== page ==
The LONG BEACH CITY EMPLOYEES ASSOCIATION, INC., Petitioner and Appellant, v. The CITY OF LONG BEACH, Wallace Edgerton, James Wilson, Eunice Sato, Wes Carroll, Jr., Russell Rubey, Don Phillips, Renee Simon, Dr. Thomas Clark, Ernie Kell, the City Council of the City of Long Beach, Defendants and Respondents.
The Long Beach City Employees, Inc. (CEA) petitioned the Superior Court for a peremptory writ of mandate to compel the Long Beach City Council (City Council or respondent) to adopt a Memorandum of Understanding (MOU) prepared by representatives of CEA and City of Long Beach pursuant to Government Code section 3505.1, part of Meyers-Milias-Brown Act (MMBA), and presented to the City Council for adoption.
CEA's petition alleged in pertinent part:
‘On August 30, 1976, Calvin A. Davenport and Bruce E. Dandy, representatives of the CEA in good faith executed a Memorandum of Understanding by and between THE CITY EMPLOYEES ASSOCIATION (CEA) and THE CITY OF LONG BEACH that was signed by Robert C. Creighton, acting City Manager for the CITY OF LONG BEACH. * * *
‘Pursuant to Article I of * * *, the (MOU) Would not be effective until provisions of such are approved by the City Council.
‘At all times herein relevant, Section 3505.1 of the Government Code provides:
‘If agreement is reached by the representatives of the public agency and a recognized employee organization or recognized employee organizations, they shall jointly prepare a written memorandum of such understanding, Which shall not be binding and present it to the governing body or its statutory representative for determination.’
‘On August 31, 1976, Bruce Dandy, Acting General Manager of the CEA appeared before respondent CITY COUNCIL to request respondent CITY COUNCIL to approve the (MOU) * * *. At that time, Barney J. Walczak, Deputy City Manager, who was the chief negotiator for the city, In bad faith advised respondent CITY COUNCIL that notwithstanding the provisions of Article I of the (MOU) that required said document to be approved by the CITY COUNCIL, he advised the council that they did not have to approve * * *. Thereafter, respondent CITY COUNCIL did not approve * * *.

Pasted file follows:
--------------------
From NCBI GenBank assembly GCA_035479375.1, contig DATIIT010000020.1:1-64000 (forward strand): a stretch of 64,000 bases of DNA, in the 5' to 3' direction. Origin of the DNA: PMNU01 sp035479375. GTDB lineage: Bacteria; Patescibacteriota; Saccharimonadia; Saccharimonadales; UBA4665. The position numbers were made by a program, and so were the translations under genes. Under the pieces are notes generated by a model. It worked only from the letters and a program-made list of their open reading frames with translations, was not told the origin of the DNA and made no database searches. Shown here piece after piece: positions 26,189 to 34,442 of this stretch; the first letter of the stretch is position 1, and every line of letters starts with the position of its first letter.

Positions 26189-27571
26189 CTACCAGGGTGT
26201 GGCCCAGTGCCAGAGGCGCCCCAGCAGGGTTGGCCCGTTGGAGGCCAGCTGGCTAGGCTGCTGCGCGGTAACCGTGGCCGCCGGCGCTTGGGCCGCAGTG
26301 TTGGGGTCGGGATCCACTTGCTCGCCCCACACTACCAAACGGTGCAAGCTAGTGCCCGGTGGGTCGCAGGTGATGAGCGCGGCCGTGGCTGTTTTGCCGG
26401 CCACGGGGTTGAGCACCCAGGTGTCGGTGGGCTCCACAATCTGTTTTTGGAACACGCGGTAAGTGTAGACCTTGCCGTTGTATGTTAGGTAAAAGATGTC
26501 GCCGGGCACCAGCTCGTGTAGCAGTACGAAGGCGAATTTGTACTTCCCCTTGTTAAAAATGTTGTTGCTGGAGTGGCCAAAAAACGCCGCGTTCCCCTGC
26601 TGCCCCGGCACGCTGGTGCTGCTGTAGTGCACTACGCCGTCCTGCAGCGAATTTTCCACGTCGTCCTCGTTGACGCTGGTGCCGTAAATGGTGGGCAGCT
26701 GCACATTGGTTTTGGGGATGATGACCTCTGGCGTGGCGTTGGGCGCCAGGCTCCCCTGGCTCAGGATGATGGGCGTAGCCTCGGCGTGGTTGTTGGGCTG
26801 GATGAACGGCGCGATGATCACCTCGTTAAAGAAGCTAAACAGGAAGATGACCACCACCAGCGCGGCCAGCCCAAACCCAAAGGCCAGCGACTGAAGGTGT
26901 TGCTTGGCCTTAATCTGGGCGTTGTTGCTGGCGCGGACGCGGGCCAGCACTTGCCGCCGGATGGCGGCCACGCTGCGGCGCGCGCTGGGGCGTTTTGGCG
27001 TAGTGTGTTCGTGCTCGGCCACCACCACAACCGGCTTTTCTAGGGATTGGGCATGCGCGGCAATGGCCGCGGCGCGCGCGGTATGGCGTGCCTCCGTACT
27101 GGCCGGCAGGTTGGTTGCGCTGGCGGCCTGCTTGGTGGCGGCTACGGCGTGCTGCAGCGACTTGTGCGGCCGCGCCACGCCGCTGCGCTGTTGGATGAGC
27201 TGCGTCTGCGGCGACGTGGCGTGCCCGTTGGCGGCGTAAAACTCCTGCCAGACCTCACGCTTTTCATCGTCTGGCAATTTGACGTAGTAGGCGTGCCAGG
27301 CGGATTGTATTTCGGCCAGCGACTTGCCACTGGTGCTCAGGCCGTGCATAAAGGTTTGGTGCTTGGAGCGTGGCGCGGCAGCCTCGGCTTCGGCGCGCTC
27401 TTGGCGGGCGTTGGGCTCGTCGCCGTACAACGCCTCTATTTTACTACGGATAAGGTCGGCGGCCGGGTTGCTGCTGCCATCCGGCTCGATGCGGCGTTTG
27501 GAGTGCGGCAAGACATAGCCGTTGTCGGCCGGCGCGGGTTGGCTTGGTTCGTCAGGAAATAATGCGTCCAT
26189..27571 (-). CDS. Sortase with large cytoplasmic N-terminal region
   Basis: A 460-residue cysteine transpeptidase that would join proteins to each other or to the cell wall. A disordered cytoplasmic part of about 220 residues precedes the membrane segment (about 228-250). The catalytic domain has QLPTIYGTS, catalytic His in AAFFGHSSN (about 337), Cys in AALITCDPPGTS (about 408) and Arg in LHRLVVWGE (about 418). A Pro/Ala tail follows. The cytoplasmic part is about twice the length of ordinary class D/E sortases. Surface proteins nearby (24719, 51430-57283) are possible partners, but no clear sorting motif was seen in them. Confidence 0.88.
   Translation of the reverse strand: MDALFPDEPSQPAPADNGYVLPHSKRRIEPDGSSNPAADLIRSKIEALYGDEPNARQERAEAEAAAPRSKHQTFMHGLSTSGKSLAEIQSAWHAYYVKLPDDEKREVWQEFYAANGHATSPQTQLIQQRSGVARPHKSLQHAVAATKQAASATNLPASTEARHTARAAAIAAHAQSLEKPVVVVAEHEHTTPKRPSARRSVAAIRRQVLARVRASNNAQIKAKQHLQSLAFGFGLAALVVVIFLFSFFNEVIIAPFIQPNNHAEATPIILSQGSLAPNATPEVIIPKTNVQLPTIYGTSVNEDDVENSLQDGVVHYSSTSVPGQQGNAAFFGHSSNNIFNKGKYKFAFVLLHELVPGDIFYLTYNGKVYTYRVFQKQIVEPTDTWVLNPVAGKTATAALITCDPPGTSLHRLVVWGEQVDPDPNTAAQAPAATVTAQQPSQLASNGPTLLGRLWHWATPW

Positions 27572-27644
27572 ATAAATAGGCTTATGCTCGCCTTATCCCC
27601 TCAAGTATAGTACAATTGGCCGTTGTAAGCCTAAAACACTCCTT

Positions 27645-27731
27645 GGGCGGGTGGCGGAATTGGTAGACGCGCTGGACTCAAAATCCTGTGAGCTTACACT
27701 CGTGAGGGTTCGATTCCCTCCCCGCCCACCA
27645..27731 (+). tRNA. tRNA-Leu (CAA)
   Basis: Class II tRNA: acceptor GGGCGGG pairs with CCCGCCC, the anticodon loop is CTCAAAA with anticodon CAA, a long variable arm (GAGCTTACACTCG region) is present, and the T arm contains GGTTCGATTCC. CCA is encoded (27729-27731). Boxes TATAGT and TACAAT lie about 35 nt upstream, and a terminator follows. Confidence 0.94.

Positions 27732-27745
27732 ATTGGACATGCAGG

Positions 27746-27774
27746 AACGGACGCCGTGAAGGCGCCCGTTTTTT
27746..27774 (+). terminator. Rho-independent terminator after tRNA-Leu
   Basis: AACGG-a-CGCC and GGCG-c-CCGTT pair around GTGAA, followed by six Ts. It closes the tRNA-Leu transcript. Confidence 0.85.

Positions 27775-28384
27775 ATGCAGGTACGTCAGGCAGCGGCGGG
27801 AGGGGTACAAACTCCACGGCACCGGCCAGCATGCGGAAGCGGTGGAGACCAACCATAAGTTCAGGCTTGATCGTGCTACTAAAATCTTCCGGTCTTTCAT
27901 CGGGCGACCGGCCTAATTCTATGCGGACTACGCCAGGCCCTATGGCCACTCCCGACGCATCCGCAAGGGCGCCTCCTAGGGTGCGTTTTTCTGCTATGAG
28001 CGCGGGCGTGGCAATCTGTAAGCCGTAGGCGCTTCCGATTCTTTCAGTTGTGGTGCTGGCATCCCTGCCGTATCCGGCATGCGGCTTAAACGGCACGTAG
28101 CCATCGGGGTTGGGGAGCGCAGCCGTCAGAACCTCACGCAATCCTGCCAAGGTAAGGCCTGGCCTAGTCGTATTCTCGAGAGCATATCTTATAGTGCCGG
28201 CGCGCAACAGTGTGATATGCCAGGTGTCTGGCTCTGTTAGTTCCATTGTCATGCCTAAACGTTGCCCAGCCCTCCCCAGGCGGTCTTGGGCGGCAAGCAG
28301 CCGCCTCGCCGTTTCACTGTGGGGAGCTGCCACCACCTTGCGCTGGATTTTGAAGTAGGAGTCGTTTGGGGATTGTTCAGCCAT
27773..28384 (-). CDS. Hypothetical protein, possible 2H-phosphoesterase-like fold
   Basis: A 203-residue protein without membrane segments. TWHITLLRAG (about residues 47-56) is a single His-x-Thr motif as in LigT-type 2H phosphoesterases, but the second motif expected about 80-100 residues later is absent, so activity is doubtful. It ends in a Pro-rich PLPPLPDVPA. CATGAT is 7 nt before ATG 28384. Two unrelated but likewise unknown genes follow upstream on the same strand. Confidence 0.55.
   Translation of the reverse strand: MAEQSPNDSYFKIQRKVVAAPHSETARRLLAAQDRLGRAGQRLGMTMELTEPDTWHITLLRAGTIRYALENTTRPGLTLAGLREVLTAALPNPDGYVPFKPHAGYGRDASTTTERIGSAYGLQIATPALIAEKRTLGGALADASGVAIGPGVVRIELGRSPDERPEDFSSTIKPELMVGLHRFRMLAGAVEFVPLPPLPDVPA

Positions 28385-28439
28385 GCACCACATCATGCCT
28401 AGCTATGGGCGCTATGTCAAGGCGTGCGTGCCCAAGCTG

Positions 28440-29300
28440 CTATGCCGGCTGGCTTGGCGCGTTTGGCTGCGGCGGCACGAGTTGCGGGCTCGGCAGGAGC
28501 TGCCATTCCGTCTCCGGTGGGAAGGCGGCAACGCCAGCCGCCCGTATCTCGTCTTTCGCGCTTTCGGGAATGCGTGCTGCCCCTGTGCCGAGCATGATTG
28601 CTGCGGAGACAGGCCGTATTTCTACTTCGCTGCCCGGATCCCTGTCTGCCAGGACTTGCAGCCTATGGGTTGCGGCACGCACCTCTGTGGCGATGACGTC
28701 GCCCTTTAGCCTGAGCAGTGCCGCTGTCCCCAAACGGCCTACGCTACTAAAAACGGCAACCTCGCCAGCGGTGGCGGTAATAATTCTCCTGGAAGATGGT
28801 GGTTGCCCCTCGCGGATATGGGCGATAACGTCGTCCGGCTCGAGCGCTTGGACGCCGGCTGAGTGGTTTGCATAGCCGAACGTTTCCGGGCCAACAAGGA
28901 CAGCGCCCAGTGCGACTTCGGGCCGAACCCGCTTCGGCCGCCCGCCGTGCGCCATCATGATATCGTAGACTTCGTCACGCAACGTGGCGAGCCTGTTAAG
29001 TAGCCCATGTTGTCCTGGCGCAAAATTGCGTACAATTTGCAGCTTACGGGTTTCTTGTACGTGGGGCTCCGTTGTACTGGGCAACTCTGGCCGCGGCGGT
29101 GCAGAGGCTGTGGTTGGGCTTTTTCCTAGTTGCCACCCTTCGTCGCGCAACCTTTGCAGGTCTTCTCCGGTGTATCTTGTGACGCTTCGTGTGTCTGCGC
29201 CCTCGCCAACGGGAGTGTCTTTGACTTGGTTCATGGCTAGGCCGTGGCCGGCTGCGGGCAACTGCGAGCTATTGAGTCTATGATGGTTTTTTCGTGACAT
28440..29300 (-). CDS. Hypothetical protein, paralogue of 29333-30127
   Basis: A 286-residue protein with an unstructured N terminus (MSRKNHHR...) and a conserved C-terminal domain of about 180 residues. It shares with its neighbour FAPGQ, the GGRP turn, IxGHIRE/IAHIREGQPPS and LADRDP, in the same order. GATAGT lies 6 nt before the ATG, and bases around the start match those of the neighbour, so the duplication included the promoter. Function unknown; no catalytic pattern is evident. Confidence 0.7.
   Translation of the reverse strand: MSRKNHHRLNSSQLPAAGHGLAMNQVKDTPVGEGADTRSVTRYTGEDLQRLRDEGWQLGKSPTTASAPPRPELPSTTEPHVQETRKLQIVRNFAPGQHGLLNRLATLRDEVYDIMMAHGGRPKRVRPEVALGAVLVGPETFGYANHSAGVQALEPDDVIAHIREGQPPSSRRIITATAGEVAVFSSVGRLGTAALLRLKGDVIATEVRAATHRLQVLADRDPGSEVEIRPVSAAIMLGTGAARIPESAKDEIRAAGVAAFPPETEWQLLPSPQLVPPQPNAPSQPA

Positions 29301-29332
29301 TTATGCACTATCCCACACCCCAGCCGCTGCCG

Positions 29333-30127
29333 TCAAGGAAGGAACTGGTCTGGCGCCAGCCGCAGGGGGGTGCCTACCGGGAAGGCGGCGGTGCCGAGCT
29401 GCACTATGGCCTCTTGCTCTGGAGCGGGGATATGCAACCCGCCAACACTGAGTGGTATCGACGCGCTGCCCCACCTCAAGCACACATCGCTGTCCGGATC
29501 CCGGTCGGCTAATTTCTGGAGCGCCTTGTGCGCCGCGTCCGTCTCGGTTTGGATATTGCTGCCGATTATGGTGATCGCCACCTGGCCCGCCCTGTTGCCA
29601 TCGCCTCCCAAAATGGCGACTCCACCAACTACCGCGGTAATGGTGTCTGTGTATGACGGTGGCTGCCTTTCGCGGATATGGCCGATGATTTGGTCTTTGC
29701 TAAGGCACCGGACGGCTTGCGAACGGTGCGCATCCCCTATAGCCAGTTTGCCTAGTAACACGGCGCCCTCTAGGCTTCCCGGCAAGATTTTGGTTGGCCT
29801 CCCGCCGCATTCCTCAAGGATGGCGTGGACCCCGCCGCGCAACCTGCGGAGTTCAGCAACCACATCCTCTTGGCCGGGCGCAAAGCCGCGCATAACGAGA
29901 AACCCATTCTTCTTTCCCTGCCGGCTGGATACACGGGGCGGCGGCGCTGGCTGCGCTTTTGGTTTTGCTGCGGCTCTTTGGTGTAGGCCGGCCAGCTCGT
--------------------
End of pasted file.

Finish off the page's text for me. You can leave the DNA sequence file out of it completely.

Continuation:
‘On September 7, 1976, Bruce Dandy, Acting General Manager of the CEA, appeared before * * * CITY COUNCIL to urge the adoption of the (MOU) * * *. On that date, * * * CITY COUNCIL In bad faith refused to adopt the (MOU) * * * (and avoided) * * * the obligation of being bound to a contract with petitioner.
‘The action taken by * * * CITY COUNCIL on September 7, 1976, in refusing to adopt the (MOU), is in violation of Section 3500 et seq. of the Government Code, and respondents should be ordered to adopt the Memorandum of Understanding.’ (Emphasis added.)
The facts above alleged, except for the italized conclusion of law, are not in dispute.
In order to fortify its allegation of bad faith in its petition CEA filed affidavits which incorporated the minutes of two meetings of the City Council which showed that there were many meetings between CEA and the representatives of City Council discussing all facets of the MOU. However, the good faith of respondent with respect to attendance and decision of all items involved therein is not in question. The record shows that the MOU was meticulously and carefully considered by City Council from the time of its original submission and that the City Council did adopt Salary Resolutions as provided in the MOU and thereafter at CEA's request, the MOU in its entirety was read into the minutes of the City Council with the proviso that subsequent approval of its minutes by the Council was not to constitute an adoption of the MOU.
Nothing in the affidavits filed by petitioner or in the minutes of City Council or otherwise in the record remotely suggests bad faith. And nothing is pointed out by petitioner to show bad faith other than the pleaded conclusion of bad faith and the fact above noted that respondent was advised by its City Manager that approval of the MOU was within its legislative discretion.